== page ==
As to the specifics you ask about in your email, Acts 8:37 is not part of the Bible. It did occur in one of the late mss. that the editors of the TR consulted, and so they included it, and so the translator teams for the KJV translated it. But it is a late addition. None of the best and earliest mss. include it. I.e., it is not found in the Chester Beatty nor the Bodmer papyri, nor in Sinaiticus, the best ms., nor in Alexanderinus, Vaticanus, or Ephraemi rescriptus. It is safe to say that no serious textual critic would try to restore it against this insurmountable array of evidence. Also, it is easier to explain how the verse was inserted than how it might have fallen out of all of these different early witnesses independently of each other (the odds against that are astronomical). Adding it, however, can be seen as an attempt by a scribe to explain that baptism is for believers only (i.e., we have here an interpolation).

In Romans 8:1, we have a similar situation as to the evidence for dis-inclusion (not Alexandrinus in this case, however, which does read part of the addition but not all). The identical phrase occurs later in verse four, and some mss. have half of the phrase, some all of it. Since the earliest versions do not read this additional phrase – but some do have it in the marginalia by later hands – it seems clear that we have to do here with a gloss; that is, since this first verse is a bit of "head-scratcher" to some, it is easy to see how some scribe might have wanted to explain what was meant. He did so by referencing the language in verse four (not a correct interpretation, but understandable as a try at explanation), and in some ms. traditions the explanation worked its way into the text, a not uncommon event in the history of ancient manuscripts, keeping absolutely everything when the ms. was recopied.

The bottom line for both of these passages – as is usually the case – is that 1) there is no real doubt for those of us who do this sort of thing professionally but that these additions are not part of the original text; and 2) there is no doubt in my mind from a theological perspective as well that they do not fit and are not to be considered scripture. Both propositions taken together give me personally the highest degree of confidence on the matter. Apologies if the above is not persuasive. I have been doing this for over thirty years and I have come to know the "witnesses" quite well (along with the means of their corroboration) in the way that an experienced tracker can look at the ground and have certainty about where the trail leads where I would see only dirt. Of course, before we commit to following any particular "tracker" it is certainly our right to check him out to make sure he knows what he is doing. Anything else would be folly. On the other hand too, we aren't going to get where we are going without a good tracker, so best to find the best one we can as soon as we can and get on the trail forward.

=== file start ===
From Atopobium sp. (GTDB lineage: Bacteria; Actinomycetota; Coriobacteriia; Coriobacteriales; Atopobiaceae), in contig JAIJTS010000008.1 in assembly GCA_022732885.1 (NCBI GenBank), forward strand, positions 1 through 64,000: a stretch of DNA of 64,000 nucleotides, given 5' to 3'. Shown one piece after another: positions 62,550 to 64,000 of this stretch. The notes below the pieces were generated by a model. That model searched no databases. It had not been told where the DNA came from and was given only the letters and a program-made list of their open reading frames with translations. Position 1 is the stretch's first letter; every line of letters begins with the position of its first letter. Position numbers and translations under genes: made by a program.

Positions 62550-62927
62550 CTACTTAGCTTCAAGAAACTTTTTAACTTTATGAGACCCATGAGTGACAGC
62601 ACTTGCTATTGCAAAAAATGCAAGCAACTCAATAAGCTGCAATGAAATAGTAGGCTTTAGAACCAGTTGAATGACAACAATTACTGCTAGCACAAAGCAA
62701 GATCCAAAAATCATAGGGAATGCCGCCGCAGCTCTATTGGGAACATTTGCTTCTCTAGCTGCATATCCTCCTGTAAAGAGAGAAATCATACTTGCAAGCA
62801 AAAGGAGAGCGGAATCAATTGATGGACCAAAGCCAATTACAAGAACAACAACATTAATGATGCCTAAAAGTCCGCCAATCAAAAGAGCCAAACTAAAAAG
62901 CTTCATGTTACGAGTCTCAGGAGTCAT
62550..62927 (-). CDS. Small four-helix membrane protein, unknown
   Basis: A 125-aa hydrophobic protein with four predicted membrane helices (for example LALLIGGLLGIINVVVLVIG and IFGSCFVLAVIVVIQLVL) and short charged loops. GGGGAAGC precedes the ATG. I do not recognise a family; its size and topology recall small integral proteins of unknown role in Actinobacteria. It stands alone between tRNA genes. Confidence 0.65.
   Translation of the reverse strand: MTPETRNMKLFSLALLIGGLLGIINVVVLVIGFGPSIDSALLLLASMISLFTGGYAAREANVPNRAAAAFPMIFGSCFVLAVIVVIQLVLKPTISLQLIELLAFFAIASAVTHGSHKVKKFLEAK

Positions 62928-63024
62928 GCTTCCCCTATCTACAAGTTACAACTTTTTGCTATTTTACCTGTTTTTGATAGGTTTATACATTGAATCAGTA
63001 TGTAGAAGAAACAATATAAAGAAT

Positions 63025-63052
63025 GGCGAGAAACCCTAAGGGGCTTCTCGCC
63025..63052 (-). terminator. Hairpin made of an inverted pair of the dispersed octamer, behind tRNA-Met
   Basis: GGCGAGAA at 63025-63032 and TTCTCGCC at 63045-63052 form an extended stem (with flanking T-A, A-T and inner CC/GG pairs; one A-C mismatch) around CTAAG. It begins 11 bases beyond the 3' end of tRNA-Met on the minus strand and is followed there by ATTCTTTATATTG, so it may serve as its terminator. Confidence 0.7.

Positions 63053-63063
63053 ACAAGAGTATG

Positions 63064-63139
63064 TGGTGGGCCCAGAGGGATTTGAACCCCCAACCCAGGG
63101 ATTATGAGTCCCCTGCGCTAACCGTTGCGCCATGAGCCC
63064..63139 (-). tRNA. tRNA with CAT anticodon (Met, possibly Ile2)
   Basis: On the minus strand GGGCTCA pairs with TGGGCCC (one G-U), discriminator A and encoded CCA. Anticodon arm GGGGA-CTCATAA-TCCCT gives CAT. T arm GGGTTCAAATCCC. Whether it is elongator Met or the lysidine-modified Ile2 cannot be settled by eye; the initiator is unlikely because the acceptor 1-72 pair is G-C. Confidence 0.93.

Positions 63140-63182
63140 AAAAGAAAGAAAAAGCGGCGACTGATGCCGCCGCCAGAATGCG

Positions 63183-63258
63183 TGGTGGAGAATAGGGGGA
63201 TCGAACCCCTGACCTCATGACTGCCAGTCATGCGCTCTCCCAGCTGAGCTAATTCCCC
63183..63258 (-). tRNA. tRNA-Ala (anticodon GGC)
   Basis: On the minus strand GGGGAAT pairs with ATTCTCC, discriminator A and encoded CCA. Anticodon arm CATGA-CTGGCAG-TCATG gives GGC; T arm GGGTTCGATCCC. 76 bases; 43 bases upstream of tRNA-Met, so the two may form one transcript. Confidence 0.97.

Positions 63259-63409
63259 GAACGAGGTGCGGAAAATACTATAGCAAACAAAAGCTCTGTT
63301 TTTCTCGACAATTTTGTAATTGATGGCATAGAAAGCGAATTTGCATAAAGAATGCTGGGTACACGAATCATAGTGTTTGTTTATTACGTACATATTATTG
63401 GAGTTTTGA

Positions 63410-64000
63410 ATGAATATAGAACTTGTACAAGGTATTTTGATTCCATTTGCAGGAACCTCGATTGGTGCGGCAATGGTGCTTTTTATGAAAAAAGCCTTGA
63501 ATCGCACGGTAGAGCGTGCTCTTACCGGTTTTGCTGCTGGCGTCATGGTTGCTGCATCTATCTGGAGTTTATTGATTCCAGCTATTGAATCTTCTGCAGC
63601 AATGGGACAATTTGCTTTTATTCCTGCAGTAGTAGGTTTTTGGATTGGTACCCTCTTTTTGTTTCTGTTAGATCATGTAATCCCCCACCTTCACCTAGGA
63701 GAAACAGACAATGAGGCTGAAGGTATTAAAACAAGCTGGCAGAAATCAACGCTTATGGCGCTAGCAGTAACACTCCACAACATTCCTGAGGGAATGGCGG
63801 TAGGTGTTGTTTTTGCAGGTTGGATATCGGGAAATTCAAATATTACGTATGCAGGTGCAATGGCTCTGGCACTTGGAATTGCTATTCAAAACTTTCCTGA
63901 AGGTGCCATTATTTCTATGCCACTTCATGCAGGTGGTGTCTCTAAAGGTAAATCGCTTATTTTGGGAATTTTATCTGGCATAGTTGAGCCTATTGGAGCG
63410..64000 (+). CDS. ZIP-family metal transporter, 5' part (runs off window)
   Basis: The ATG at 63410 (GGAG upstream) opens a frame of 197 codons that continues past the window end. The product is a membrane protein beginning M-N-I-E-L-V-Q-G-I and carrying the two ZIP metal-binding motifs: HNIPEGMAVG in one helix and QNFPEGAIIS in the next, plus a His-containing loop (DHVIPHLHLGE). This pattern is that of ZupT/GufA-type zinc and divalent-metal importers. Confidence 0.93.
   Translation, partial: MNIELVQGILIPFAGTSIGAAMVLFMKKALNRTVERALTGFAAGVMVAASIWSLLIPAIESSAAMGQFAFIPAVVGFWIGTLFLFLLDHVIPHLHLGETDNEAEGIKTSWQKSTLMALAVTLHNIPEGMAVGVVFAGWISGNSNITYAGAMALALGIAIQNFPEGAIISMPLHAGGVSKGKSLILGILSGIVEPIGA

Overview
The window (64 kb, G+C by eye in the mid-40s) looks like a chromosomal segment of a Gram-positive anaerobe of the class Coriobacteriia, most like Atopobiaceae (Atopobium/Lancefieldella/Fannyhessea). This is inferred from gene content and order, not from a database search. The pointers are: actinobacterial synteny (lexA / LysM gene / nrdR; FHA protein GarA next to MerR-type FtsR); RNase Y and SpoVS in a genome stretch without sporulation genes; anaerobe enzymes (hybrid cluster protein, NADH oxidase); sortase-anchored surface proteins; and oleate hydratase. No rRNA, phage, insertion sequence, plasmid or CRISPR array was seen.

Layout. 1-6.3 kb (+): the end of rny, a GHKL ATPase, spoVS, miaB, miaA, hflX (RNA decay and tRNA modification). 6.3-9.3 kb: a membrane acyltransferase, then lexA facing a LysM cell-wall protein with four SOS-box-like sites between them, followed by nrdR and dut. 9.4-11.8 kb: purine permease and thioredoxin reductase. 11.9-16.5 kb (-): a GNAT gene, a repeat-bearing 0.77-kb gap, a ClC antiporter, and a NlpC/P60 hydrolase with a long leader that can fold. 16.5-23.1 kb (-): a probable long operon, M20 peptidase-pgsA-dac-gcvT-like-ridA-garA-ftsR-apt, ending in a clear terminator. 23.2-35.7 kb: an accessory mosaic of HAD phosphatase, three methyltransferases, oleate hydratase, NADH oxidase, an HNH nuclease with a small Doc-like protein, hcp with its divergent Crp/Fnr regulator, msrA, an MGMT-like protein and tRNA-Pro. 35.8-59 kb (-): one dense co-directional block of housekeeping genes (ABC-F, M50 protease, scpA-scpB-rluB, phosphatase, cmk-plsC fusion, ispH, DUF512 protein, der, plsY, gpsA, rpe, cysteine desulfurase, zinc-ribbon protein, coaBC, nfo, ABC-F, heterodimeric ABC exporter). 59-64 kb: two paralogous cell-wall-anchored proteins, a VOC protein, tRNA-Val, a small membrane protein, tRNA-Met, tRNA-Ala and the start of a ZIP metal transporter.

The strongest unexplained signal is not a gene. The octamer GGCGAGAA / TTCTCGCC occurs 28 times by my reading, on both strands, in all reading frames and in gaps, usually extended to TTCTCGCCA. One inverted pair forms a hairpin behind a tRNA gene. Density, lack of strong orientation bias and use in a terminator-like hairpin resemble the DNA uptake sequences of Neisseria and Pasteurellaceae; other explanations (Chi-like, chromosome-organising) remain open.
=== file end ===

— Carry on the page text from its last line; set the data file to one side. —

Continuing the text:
Here are some of those links I promised:

Bible Versions I.

Bible Versions II

The Greek Text of the New Testament and some Issues of Textual Criticism.

Biblical Languages, Texts and Translations I.

Biblical Languages, Texts and Translations II.

Biblical Languages, Texts and Translations III.

Biblical Languages, Texts and Translations IV.

Biblical Languages, Texts and Translations V.

Feel free to write me back about any of the above.

Yours in Jesus Christ our dear Lord and Savior,

Bob Luginbill

Question #20:

Dear Bob,

As for the name written on His robe; John's account is of a vision, but of a divinely inspired vision. John knew full well what a horse and rider looked like so I believe this is something we can take literally - not as John's closest approximation. Would you agree?

Thanks for your comments on the NRSV. I am unqualified to recognize a mistranslation and it's something I worry about. I can sympathize with the translation problems, though. Translating the word "hough," for example, with a single modern word seems impossible.

A question about translating and true manuscripts: since many of the apostles wrote of errors being introduced into true doctrine, how is it known which manuscript is most accurate?

Thanks for your insight.

Yours in Jesus Christ,

Response #20:

Yes, I would agree entirely with your point in the first paragraph.

As to your question, textual criticism is both an art and a science. These are issues best appreciated when the languages have been thoroughly learned and with experience in, for example, the textual criticism of Classical Greek and Latin manuscripts. Taking it from the divine viewpoint, it is often the case, in my opinion, that God allows enough roadblocks in order to test and demonstrate true interest, but that He never makes things anywhere near "impossible". If we knock, it is always opened to us – but that doesn't mean it's dropped in our lap: we have to find the door, knock and knock as long as it takes (doing so the correct way of course) and then it will opened. That is to say, it most definitely is possible to establish the correct text (and evaluation of manuscripts is certainly part of that process); it's just not easy for non-linguists and non-specialists (not to mention non-believers, as in the case of many linguists and specialists) to do so with a high percentage of success. We can get there, but it takes work. That is one of the reasons, in my view, that the "KJV-onlyist" movement is so popular: it's just easier to assume (albeit with woeful incorrectness) that the KJV is or approaches being divinely inspired in these matters. One last general observation: when speaking of textual "problems", these comprise less than one percent of scripture, the 99% being beyond doubt from whatever viewpoint a serious person would consider the issue. And as to the one percent, the vast bulk of these "problems" are theologically insignificant. Here is a list at the link of false interpolations into scripture which, while not complete, will give you some idea of the scope of the problem: Interpolations.